Excursion to Cesky Krumlov – a small medieval town located in the very south of the country, 25 km. from České Budějovice, and one of the most colorful cities in Europe, practically unchanged since the 18th century. City Excursion to Trebon (1262), lying 20 km. north of České Budějovice, also retained its original layout with forts, gates and bastions from the 16th century. The Trebon fortress (XIV century) was subsequently rebuilt into a castle, which is famous for its historical archive.

Excursion to the town of Chlum u Trebon with a majestic baroque castle, a Czech crystal glass factory and the popular Heitman Pond (80 ha). It lies 12 km. southeast of the city of Trebon.

Excursion to the city of Melnik, where two rivers join – the romantic Laba and Vltava, which then, in the north Germany, will become the Elbe. Here, on a steep bank, there is a Renaissance castle (1554) with an art gallery and a museum. Interesting is the Church of Peter and Paul in the late Gothic style, which lies next to the picturesque central square.

Excursion to the castle Hluboko nad Vltavou, located on a cliff 83 meters high, not far from the town of Podgraby, which is mentioned in written sources as early as 1285. In 1838, construction of a new castle began here, similar to the old English castle in Windsor.

Excursion to the castle Konopiste is located in Benešov, 50 km. south of Prague. The castle was built in the 14th century, and the Renaissance palace in the 16th century. Nearby is a large English park and rose garden, as well as a beautiful lake surrounded by a large forest.

Excursion to the royal fortress Zvikov, towering on a mountain spur above the confluence of the Vltava and Otava rivers.

Excursion to the city of Mikulov, located in the very south of Moravia. It is considered one of the most picturesque, but still little-known cities in the region. Mikulov and its mighty castle are located on a hill in the center of the Palava wine region, a UNESCO Biosphere Reserve. There are many impressive monuments of architecture and history, but it is most popular for its excellent white wines.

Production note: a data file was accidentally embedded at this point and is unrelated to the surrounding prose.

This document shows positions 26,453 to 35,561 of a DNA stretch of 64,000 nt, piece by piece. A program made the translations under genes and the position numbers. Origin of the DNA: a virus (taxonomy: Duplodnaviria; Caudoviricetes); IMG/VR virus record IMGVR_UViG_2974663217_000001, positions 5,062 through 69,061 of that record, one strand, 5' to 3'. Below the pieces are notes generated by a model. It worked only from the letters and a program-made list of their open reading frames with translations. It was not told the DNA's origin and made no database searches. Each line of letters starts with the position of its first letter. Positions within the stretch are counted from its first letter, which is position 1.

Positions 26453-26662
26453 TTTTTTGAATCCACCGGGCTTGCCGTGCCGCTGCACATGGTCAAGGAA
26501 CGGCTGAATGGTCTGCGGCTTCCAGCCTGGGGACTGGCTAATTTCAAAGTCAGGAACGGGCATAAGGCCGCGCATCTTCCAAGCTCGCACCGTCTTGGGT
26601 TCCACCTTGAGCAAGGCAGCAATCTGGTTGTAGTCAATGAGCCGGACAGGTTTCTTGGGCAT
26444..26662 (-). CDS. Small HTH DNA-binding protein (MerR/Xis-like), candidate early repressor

Excursion to Poděbrady, in which the main monument is the Poděbrady Castle, erected on the site of a Gothic fortified settlement of a small estate nobleman. 21 km. to the west of the city is the town of Přerov nad Labem with the open-air Polabi Village Museum. To the northwest of Poděbrady lies Nymburk with the Gothic brick church of St. Elijah and with a unique medieval fortification system, from which real water ditches have been preserved.

Excursion to the city of Nizhbor, which is famous for the glass factory “Rukl”. Here, the secrets of the production of real “Bohemian glass” will be revealed.

For lovers of the wonders of nature, a trip to the Konepruska caves with many corridors, labyrinths, bizarre stalactites and stalagmites will be interesting.

What to See in Czech Republic